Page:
I’ve often thought, in passing, that there is a close relationship between the New Critics & the various Deconstructionists…Both schools reject claims of expressive meaning in the texts they examine in favor of a forensic hermeneutics.
I’m with him. I wonder again, though: is the new historicist approach so different? When Hamlet becomes a conduit for doctrinal medieval spats over the nature of Purgatory, as Stephen Greenblatt would have it, or when Frank Norris gets tied up into mercantilist disputes, in Walter Benn Michaels’s work, expressive meaning gives way to a dreary fatalism. The hermeneutics used in the historicists’ calculus of exploitation and oppression are less hermetic than those of new criticism and theory, but they are just as schematic. I’m inclined to see these historicist investigations as a subset of the general theoretical mindset in the last thirty years, not as their own genre.
Despite his delineation between historical and theoretical criticism (see last entry), Dickstein probably agrees. I understated the grouchiness of the article, and Dickstein’s obvious unhappiness with a lot of new historicism. He appears to be scouring the literary world for any sort of real political engagement, and grudgingly settling for new historicism’s unpleasantly impractical intersection of cultural history and class warfare.
A look back at Dickstein’s 1977 book Gates of Eden, a weird amalgam of history and literature of the 60′s, reveals a yearning–sublimated in “Literary Theory and Historical Understanding”–for a time in which literature and literary studies were both heavily invested in social change. Dickstein finds it in his experiences as a young professor in the 60′s. Unlike Lionel Trilling and Irving Howe, Dickstein was involved in the new radicalism in the early part of the 60′s, long before Berkeley and Kent, and his yearning for its union of aesthetic and political involvement comes out clearly. For him, new historicism is a clearly inadequate shadow of that period.
Coming out of the 50′s, the correlation of social unrest with important-seeming books by people like Joseph Heller, Philip Roth, James Baldwin, Norman Mailer, John Barth, William Gaddis, and Thomas Pynchon made it appear to some that the harmony was at hand and that the locus of change was right where it should be: in the centers of higher learning. (They were so, so wrong.)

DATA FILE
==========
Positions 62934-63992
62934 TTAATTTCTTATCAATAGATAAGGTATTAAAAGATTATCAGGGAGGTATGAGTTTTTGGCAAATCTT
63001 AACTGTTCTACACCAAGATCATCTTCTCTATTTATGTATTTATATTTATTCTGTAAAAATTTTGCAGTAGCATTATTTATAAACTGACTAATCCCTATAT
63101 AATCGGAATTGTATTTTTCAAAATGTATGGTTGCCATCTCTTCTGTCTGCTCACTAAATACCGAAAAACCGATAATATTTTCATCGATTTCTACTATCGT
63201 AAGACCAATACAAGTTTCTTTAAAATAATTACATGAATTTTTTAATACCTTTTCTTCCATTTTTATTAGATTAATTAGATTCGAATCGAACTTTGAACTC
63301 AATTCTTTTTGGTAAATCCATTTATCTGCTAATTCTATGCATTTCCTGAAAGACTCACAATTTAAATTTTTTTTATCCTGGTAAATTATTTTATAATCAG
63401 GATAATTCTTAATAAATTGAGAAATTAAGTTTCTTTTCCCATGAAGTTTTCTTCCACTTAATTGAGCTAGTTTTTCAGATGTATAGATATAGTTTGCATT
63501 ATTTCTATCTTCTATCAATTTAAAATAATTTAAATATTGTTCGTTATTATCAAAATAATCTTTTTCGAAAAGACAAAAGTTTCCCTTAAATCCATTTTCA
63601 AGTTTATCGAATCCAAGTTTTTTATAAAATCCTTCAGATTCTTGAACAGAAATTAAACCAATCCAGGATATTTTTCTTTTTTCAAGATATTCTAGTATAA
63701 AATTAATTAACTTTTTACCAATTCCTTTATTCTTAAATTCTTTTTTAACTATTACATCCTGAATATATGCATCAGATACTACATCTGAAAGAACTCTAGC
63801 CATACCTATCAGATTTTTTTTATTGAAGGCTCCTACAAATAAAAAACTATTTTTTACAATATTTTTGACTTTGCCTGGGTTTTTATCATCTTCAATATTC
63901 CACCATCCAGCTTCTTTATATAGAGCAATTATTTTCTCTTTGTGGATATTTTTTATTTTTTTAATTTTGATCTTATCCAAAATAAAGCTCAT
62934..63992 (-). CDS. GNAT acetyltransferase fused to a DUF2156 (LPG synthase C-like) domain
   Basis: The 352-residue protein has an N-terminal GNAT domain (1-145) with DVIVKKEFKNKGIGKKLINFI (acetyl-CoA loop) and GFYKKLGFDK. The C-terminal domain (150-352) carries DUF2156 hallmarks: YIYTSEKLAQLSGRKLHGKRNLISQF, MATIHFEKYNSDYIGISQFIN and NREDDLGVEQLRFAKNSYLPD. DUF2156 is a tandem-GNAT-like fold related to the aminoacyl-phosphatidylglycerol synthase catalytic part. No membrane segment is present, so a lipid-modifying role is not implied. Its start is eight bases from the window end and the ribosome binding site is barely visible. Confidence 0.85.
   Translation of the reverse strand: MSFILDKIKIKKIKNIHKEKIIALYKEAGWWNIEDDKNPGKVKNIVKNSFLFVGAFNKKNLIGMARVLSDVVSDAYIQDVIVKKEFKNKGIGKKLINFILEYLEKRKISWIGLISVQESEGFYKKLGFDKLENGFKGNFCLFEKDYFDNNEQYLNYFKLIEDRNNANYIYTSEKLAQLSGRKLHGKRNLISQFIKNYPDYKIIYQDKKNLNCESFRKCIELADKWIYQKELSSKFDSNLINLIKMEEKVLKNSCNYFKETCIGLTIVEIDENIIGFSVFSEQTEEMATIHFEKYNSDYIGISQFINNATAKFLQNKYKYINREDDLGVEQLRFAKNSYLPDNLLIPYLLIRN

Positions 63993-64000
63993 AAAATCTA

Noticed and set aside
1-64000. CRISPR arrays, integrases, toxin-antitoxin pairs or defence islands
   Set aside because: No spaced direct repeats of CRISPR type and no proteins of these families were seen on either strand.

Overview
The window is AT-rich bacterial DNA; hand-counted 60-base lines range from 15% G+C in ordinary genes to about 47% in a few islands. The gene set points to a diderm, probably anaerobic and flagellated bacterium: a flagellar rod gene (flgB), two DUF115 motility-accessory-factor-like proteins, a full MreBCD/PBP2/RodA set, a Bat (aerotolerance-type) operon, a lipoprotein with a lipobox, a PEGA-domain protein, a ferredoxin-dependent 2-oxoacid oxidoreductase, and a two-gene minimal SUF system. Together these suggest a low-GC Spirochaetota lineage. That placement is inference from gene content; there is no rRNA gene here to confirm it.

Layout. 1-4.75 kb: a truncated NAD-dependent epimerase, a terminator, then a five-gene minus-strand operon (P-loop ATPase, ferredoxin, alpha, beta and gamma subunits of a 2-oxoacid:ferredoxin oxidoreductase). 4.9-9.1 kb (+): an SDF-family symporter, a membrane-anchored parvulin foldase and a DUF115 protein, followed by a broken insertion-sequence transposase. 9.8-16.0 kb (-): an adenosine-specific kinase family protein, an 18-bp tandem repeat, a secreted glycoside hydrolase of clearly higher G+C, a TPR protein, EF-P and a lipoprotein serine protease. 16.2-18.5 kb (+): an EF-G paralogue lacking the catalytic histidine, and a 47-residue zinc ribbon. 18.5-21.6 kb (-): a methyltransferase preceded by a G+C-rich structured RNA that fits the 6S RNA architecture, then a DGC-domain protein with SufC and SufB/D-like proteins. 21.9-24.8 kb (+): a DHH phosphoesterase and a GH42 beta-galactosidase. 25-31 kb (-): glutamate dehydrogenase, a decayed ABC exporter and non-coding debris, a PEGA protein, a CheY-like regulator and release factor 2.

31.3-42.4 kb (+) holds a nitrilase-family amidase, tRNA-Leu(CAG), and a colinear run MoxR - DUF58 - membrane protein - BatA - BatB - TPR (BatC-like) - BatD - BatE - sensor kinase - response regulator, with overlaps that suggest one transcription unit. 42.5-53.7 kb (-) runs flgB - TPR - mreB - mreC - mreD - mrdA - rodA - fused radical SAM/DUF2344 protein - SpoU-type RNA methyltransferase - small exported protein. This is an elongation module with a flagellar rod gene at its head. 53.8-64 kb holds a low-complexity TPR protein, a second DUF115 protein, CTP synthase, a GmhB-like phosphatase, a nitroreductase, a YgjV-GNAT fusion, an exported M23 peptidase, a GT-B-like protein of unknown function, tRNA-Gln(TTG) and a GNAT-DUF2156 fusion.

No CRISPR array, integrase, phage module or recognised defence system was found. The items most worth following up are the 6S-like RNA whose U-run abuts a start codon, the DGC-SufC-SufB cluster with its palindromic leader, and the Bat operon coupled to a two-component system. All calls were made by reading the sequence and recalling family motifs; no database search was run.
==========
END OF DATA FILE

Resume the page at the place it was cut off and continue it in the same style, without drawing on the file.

But even Gates of Eden suggests that Dickstein found himself on the wrong side of the literary fence. His book focuses far more on literature than it does literary studies. Marcuse and Norman O. Brown, both about as “radical” as you can get in 60′s intellectuals, are cited half-disapprovingly by Dickstein: they talked the talk and exhorted students to rethink political and social foundations, but the merit of their work was its practical effects, not its theoretical basis. He lays into Marcuse for having failed to generate a neo-Marxist project, but congratulates him on having inspired countless students to challenge orthodoxy. His greatest pride, which he echoes in the article, was in being part and parcel with the activists, and in shaping their mindset and critical apparati.
Finally, it is not the product of the academic establishment that interests Dickstein, the parade of editions of 500 that are slotted into university libraries around the country and only pulled out for dissertations, but the process of the university, where established models of discourse and engagement are used to produce halfway decent human beings. At points it nearly seems as though Dickstein treats modern criticism, historicist or not, as an expedient doctrine, not of value for its intrinsic meaning, but for getting people to think more sharply, before (or while) they reorient themselves to political activism. Ironically, this is a historicist view to take of literary criticism itself, and like many historicist treatments, it denigrates the integrity of the work it considers.